InTheNightKitchen Tue 21-Jun-11 09:32:26

Message withdrawn at poster's request.

TandB Tue 21-Jun-11 09:39:59

My experience of family law is a few years old now but I did a lot of contact cases and I can't imagine the basic principles have changed that much.

As long as you are giving him reasonable options I agree with Izzy - no competent solicitor will encourage him to return to court over such a minor (in the scale of things) issue. He has much more holiday time than you and your husband and you have made it clear that you are stuck with the last 2 weeks. It would be a bit of a stretch for him to say that those are the only weeks he can do too.

Definitely keep copies of emails etc just in case he does decide to make an arse of himself and try to drag this back to court.

The bottom line is that you are the parent with residence and you have the right to make decisions about your own family life as long as you aren't making things unduly restrictive or difficult for him. He can't dictate terms to the extent of denying you a family holiday.

Bonsoir Tue 21-Jun-11 09:43:07

OP - you have my sympathies. Sorting out summer holiday dates for my DSSs is always a huge headache.

If you and your DH have an absolute work constraint that means that your DH can only take the final fortnight of the six weeks for a family holiday, then you ought to be firm about that fortnight. Then I think you ought to let your exH choose a fortnight from the remaining first four weeks for the holiday. And then split the remaining two weeks as best you can between you.

DebbieDee29 Tue 21-Jun-11 11:44:02

Thanks for all the advice. I have over 50 emails regarding this situation up to now and will make sure I keep them all. I have offered him the choice of any 3 of the first 4 weeks of the summer break but he is still not happy.

We are back in court this afternoon as he has launched a new residency case as me and my DH and DD want to move to a different area (10 miles away). On our last appearance the judge sent me and my ex both on a PIP course and a mediation interview and has asked us to try to come to a satisfactory arrangement for both families. I am going to highlight how we are unable to ever come to agreements about anything and use this as a prime example, it is every situation he makes huge issue of including where I have my DS teeth checked and his hair cut! He makes life very difficult and tbh we are really sick of it! It would be better if I could have the final say on things without being a tyrant and laying the down things which are unreasonable but I appreciate this would be a difficult thing for any judge to grant. I am quite sure I am heading for another full hearing with Cafcass reports etc so will hopefully get something sorted out soon but as for our holiday I think that for the benefit of our family and the children then I need to put my foot down and insist on the final 2 weeks so we can give them a great holiday. Its a once in a lifetime deal to Barbados to a fantastic family resort with so many wonderful opportunities for my DS to try out and only affordable this year as we sold our house and DH works for an airline so we got free flights as part of his work. My DS really wants to go on the holiday and has told his Father this.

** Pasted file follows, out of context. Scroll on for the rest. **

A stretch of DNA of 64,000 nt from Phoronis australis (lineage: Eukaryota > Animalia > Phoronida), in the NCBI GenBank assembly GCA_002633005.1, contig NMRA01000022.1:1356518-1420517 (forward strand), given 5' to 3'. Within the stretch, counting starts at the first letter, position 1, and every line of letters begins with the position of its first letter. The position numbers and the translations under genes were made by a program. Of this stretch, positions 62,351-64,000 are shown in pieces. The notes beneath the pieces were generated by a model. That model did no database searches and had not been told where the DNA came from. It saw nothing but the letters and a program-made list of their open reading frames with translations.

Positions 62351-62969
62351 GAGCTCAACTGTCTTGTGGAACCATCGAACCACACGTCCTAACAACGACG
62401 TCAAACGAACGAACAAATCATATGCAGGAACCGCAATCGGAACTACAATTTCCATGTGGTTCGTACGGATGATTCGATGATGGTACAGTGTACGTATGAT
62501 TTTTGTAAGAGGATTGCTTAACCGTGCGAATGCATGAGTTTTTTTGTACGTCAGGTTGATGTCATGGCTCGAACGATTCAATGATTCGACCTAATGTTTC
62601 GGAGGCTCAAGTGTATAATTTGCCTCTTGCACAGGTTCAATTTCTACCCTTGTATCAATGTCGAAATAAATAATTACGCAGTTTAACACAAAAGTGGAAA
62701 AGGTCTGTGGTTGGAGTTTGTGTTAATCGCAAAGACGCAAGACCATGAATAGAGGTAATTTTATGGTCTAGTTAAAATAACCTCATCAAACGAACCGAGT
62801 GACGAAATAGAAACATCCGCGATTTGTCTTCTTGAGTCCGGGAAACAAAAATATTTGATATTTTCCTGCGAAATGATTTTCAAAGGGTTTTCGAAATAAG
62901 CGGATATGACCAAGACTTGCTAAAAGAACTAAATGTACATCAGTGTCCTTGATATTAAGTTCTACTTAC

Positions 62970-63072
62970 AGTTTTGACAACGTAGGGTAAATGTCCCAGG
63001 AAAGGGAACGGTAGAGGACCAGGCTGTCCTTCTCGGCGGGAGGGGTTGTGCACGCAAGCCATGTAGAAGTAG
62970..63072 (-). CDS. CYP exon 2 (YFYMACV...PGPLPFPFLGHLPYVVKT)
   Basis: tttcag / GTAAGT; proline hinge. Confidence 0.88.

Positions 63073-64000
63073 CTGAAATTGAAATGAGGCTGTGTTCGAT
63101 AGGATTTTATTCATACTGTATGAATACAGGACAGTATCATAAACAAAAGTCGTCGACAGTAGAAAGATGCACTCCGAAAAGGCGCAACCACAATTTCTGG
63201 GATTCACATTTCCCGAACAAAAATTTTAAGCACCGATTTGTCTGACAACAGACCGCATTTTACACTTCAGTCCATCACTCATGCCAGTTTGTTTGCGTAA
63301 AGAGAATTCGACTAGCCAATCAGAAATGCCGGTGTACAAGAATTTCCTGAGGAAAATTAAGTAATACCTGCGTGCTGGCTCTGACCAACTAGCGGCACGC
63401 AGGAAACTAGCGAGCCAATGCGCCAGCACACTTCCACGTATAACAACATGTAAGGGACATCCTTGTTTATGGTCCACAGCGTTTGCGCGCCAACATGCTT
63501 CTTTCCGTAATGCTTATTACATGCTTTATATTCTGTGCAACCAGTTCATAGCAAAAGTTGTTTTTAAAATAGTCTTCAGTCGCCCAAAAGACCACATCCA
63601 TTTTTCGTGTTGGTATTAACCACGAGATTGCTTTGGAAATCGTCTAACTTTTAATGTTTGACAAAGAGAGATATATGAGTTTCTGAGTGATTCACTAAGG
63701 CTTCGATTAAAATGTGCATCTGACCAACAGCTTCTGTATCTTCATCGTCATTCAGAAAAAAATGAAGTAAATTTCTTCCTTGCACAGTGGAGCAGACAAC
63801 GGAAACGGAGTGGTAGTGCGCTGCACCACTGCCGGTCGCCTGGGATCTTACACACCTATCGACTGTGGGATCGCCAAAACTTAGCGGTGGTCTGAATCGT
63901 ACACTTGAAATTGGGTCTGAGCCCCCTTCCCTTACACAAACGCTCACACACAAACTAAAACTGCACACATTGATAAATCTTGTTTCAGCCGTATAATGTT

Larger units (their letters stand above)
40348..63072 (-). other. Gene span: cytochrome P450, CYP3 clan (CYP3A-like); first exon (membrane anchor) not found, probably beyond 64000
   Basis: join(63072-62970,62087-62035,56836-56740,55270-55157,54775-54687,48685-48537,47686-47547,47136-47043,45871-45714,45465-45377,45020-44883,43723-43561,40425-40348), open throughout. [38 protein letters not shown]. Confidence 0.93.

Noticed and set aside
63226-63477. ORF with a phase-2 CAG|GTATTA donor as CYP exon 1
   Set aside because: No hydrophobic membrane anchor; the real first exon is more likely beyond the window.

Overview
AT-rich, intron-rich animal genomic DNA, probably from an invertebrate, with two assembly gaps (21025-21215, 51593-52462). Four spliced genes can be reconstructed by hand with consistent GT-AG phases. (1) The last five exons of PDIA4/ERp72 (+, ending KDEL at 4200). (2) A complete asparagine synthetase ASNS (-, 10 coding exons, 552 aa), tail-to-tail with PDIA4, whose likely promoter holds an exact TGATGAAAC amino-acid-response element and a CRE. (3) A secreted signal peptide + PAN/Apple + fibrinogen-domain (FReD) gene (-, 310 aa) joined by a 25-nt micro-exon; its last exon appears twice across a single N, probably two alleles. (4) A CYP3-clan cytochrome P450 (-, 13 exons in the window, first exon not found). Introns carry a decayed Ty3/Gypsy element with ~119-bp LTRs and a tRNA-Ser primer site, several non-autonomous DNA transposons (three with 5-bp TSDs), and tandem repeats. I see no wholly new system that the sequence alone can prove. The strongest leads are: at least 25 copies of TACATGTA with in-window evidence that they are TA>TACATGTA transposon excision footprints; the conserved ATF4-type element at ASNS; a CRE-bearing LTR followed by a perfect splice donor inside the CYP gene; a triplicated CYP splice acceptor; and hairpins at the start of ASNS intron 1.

He once took me to court years ago to try to stop me taking my DS to spain for a week and lost that time and was made to pay costs relating to the case so its my hope this can be highlighted in court this afternoon.

Thanks again for the advice people smile

Lonnie Tue 21-Jun-11 14:13:14

OP One thing I am wondering in this hasnt been asked.

Is there a reason why your x doesnt want you to have your ds this two weeks? IE had he something planned? is there a birthday?

If forexample it is his parents golden wedding anniversary then I can see why he is unhappy about it and then it will take some mediation

But if it is simply because he wants your ds those two weeks then YANBU

However I was going to suggest mediation but that doesnt appear to have worked..

DebbieDee29 Wed 22-Jun-11 23:27:26

Hi, an update for anyone interested. Appeared at court yesterday and the judge ruled that we are to go for a full residency hearing with statements filed and served by me and my ex and CAFFCASS reports with a full final hearing in October. This will be the second time I have been through this process so have some experience although I am in no way an expert at all! The judge also heard why we each wanted the final 2 weeks and it turned out my ex wanted the final 2 weeks to attend 1 football match and watch another on TV with my DS so the judge ruled and made an order in my favour so we get to go on our family holiday - yay! smile So onto writting my statement for the final hearing, where to begin??????